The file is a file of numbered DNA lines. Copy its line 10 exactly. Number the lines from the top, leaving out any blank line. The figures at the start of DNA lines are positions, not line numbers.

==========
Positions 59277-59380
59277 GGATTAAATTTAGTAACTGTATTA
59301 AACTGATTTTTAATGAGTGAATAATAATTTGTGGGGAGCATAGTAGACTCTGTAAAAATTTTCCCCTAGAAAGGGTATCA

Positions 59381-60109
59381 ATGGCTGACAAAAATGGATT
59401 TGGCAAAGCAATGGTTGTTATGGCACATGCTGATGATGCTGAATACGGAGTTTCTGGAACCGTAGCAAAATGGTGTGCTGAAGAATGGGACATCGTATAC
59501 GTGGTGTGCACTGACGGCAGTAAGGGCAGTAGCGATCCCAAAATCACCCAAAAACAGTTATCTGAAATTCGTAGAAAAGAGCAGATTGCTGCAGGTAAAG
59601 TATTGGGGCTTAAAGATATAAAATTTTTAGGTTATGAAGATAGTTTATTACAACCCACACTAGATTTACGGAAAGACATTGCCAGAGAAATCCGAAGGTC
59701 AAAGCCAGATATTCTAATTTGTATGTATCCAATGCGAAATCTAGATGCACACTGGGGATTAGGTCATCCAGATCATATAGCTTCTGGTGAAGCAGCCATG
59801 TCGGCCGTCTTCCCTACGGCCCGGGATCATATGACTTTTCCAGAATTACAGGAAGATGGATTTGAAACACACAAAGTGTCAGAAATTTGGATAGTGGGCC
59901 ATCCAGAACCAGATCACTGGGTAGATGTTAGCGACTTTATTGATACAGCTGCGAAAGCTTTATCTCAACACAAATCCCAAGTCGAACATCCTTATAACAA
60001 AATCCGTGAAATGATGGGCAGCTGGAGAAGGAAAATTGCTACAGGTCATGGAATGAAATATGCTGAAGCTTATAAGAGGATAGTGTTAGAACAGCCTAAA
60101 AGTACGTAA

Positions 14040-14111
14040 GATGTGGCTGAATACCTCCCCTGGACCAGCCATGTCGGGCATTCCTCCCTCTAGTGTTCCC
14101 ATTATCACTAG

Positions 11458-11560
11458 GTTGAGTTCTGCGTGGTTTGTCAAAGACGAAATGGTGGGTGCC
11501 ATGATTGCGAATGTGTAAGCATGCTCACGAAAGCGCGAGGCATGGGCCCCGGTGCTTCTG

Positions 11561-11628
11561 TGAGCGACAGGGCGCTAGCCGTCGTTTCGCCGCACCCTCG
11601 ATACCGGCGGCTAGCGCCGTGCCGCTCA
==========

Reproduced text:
59801 TCGGCCGTCTTCCCTACGGCCCGGGATCATATGACTTTTCCAGAATTACAGGAAGATGGATTTGAAACACACAAAGTGTCAGAAATTTGGATAGTGGGCC